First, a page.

It is not to be expected that all differences of opinion will vanish, nor should they. We do not need to all adopt the same policies in order to defend the right of Israel to exist. Likud members and Meretz people fight on the same side in the IDF. All sides have the right to present the political views and policy positions that they think are best for Israel. However no side has the right to represent themselves as exclusive spokespersons of Zionism or the Jewish people, and no Zionist or pro-Israel group should neglect the defense of Israel and the basic tenets of Zionism.
Regardless of political differences, all Zionist and pro-Israel factions have to remember our principles and adhere to them. Both sides must present the case for Zionist legitimacy and the right of Jews to self-determination. Both sides have to criticize what is inexcusable in a balanced and constructive way that will really bring about a change in policy. Both sides have to present a humanitarian and positive image of Zionism and Israel.
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Replies: 11 Comments
Like Brandi, I too have listened long and hard for the "radical settler" on Arutz 7 and found none. AT the same time, I have listened (read and researched) long and hard to the iSLAMic world; speeches, preaches, leeches. How can there be a "peace" with a iSLAM that knows no peace even without a Jew to vilify?
Accepting the lies of the ?alestinians can only destroy the legitimacy of Israel's argument, based in artifact, history and theology. How can the Jews "steal" Jerusalem??? Can the Germans "steal" Berlin?
Until iSLAM is seen as merely disguised as a "religion" and understood as the imperial ideology it is, Israel and the rest of the free world will be at war.
I don't need anyone to believe me. Ask the an imam or listen to a Friday sermon.
wharold, Wednesday, October 25th
From another Canadian Jew, who agrees with Joseph Klein: Mr. Iseroff paints a portrait of the Zionist right that sounds more like Channel 1 or 2 in Israel, or an Israeli government press release or Haaretz story, than it does like, say, Israel National Radio, Arutz 7, which surely stands as close as one gets to a mainstream voice of the religious right. I began listening a couple of years ago, and receiving missives from Nadia Matar of Women in Green among others, in order to hear for myself before judging the so-called extreme "settler" movement. At the same time, I gave some attention to Michael Lerner, through the pages of Tikkun, and kindred souls.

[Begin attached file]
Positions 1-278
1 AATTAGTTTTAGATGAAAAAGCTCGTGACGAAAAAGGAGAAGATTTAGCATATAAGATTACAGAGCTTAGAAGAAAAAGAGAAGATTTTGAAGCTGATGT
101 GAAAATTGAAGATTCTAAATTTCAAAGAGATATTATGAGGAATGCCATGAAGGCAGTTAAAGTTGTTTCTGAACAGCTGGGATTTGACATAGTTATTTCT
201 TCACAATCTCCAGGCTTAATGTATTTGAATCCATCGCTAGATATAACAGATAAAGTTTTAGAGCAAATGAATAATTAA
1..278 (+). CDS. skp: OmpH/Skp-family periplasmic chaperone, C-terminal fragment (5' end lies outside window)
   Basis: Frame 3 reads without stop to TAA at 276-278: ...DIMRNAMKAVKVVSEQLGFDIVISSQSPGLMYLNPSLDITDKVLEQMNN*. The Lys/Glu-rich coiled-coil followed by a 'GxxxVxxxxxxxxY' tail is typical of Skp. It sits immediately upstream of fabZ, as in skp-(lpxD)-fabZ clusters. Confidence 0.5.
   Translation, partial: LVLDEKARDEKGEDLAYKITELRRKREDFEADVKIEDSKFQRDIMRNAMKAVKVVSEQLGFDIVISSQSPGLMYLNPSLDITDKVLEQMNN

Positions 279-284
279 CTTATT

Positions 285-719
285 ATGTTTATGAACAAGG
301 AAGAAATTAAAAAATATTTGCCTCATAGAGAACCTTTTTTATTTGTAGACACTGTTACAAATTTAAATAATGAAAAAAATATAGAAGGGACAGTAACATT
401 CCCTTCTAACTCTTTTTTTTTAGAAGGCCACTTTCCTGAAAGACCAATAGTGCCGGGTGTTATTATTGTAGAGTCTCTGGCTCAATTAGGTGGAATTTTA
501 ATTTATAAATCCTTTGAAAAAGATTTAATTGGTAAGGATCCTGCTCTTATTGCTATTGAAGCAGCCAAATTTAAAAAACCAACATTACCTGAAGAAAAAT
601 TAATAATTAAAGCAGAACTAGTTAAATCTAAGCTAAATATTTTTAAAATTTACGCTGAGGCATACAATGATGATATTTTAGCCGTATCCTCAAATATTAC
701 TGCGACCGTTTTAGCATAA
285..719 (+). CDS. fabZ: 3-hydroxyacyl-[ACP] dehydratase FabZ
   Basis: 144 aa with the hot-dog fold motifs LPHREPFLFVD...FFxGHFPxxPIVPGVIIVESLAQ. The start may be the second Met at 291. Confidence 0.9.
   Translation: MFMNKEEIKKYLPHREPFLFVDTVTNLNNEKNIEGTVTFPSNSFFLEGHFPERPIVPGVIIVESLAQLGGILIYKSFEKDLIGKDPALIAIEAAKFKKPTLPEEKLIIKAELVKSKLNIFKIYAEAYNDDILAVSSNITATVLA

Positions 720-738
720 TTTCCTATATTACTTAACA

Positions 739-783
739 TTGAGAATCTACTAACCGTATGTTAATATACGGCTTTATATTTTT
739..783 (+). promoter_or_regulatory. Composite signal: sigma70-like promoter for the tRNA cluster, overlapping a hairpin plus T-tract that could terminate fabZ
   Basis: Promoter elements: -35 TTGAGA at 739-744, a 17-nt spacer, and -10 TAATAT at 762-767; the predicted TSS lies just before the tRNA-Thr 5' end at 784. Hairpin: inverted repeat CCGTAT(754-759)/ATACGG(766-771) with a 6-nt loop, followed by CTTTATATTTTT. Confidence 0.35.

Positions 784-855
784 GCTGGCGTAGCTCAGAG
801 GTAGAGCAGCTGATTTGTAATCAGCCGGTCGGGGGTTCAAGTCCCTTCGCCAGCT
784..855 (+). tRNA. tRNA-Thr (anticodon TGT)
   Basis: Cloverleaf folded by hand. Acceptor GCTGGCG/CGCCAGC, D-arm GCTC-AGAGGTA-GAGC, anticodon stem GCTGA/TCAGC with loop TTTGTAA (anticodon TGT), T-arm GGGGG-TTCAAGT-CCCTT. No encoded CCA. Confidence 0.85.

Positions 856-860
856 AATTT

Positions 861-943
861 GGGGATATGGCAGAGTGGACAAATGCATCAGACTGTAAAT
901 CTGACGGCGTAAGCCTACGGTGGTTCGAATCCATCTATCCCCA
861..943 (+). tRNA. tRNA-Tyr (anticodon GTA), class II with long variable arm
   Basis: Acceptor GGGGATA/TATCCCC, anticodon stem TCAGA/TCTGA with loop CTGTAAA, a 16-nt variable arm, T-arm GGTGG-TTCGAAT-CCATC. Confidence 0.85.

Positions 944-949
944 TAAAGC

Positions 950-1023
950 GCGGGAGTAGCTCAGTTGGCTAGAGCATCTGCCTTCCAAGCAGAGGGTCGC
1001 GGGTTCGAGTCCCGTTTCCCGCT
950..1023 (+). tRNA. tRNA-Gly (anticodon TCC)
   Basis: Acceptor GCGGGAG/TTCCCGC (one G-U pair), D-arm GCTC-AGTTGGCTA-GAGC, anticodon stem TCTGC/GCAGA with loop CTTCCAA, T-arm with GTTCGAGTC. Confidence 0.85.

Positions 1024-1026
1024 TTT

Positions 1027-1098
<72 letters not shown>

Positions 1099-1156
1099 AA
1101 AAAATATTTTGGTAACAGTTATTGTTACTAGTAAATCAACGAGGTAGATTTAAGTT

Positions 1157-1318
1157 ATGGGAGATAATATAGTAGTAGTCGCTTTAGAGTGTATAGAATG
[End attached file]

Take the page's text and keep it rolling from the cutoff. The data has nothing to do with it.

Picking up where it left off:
I have no doubt that the radicals among the religious right give the whole movement a bad name. But what I have discovered, as a secular-bred individual of mixed Jewish-gentile descent, is that the "violence" and irrationality attributed to the religious right is very fringe to the movement overall, while the assault perpetrated by the left upon the vision and values and character of the right, and of the legitimacy of Israel and Judaism overall, is quite mainstream. The broad brushstrokes Mr. Iseroff is determined to apply equally to both sides, just don't wash.
The "balance," the moral equation, that postmodern individuals, the left especially, inevitably seeks between Arab terrorism and Israeli defence, for example, is reflected in Mr. Iseroff's need to "balance" the so-called extremes of the Zionist movements. My strong feeling is that, when we are talking about right and wrong, about good and evil, such political correctness is counterproductive, or worse. The religious right is clearly on board with Mr. Iseroff's commitment to the Jewish nation; the left is just as clearly not. While I agree completely that unity is desirable, I fear that lovers of Zion have no choice but to take sides.
Brandi Dickman, Monday, October 23rd
My thought is that we need to focus on the human rights goals of Zionism - refuge, civil protection, and access to media to complain when mistreated. We can cohere on those goals, and get plenty of support from outside the Jewish community for them. That act of focus means resistance to having Zionism defined - by its adherents and by its enemies - as a Biblical project or a monument to British colonial ambitions. This means giving up a lot in theory, but little in the real world. This is a classic problem in management - surrendering the distractions of the things we want, so we can unify and devote our strength to securing the things we need. If we do that, we cannot lose. Keep getting your message out. You've got this right.
Jesse Freeman, Monday, October 23rd
As a Canadian Jew, born shortly before the modern State of Israel, it was very easy for me then, as a youth and still is now, as an adult to be an unconditional supporter of Israel. One did not have to do battle with Jewish anti-Zionists, as they had no presence in the press. It was a time when Israel, the David, fought successfully against the Goliath of the surrounding Arab nations. It was a time when our press and our Christian neighbours cheered the successes of tiny Israel.